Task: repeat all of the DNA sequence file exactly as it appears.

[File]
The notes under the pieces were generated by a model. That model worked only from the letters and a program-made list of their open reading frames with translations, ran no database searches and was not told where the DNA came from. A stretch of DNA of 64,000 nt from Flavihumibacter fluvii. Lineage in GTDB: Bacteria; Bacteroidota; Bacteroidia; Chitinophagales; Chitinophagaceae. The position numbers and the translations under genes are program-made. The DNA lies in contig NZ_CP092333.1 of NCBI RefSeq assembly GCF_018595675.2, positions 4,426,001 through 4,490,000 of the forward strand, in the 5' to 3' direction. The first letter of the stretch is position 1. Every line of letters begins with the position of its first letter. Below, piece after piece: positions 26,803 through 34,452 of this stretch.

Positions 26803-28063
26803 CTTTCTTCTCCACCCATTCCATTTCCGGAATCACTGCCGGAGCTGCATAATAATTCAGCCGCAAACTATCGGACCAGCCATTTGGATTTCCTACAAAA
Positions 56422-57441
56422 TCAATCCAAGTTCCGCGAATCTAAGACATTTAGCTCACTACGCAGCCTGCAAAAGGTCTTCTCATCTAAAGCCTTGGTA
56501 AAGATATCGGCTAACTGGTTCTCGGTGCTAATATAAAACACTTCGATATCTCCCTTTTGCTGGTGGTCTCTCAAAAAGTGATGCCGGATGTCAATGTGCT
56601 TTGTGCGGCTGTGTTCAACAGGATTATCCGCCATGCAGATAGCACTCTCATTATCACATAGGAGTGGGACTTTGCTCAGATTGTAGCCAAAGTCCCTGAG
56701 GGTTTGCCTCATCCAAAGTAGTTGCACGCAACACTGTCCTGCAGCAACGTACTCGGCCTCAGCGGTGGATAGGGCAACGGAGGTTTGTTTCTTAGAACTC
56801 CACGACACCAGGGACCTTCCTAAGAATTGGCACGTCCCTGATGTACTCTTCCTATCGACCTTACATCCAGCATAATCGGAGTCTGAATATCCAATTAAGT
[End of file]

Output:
The notes under the pieces were generated by a model. That model worked only from the letters and a program-made list of their open reading frames with translations, ran no database searches and was not told where the DNA came from. A stretch of DNA of 64,000 nt from Flavihumibacter fluvii. Lineage in GTDB: Bacteria; Bacteroidota; Bacteroidia; Chitinophagales; Chitinophagaceae. The position numbers and the translations under genes are program-made. The DNA lies in contig NZ_CP092333.1 of NCBI RefSeq assembly GCF_018595675.2, positions 4,426,001 through 4,490,000 of the forward strand, in the 5' to 3' direction. The first letter of the stretch is position 1. Every line of letters begins with the position of its first letter. Below, piece after piece: positions 26,803 through 34,452 of this stretch.

Positions 26803-28063
26803 CTTTCTTCTCCACCCATTCCATTTCCGGAATCACTGCCGGAGCTGCATAATAATTCAGCCGCAAACTATCGGACCAGCCATTTGGATTTCCTACAAAA
Positions 56422-57441
56422 TCAATCCAAGTTCCGCGAATCTAAGACATTTAGCTCACTACGCAGCCTGCAAAAGGTCTTCTCATCTAAAGCCTTGGTA
56501 AAGATATCGGCTAACTGGTTCTCGGTGCTAATATAAAACACTTCGATATCTCCCTTTTGCTGGTGGTCTCTCAAAAAGTGATGCCGGATGTCAATGTGCT
56601 TTGTGCGGCTGTGTTCAACAGGATTATCCGCCATGCAGATAGCACTCTCATTATCACATAGGAGTGGGACTTTGCTCAGATTGTAGCCAAAGTCCCTGAG
56701 GGTTTGCCTCATCCAAAGTAGTTGCACGCAACACTGTCCTGCAGCAACGTACTCGGCCTCAGCGGTGGATAGGGCAACGGAGGTTTGTTTCTTAGAACTC
56801 CACGACACCAGGGACCTTCCTAAGAATTGGCACGTCCCTGATGTACTCTTCCTATCGACCTTACATCCAGCATAATCGGAGTCTGAATATCCAATTAAGT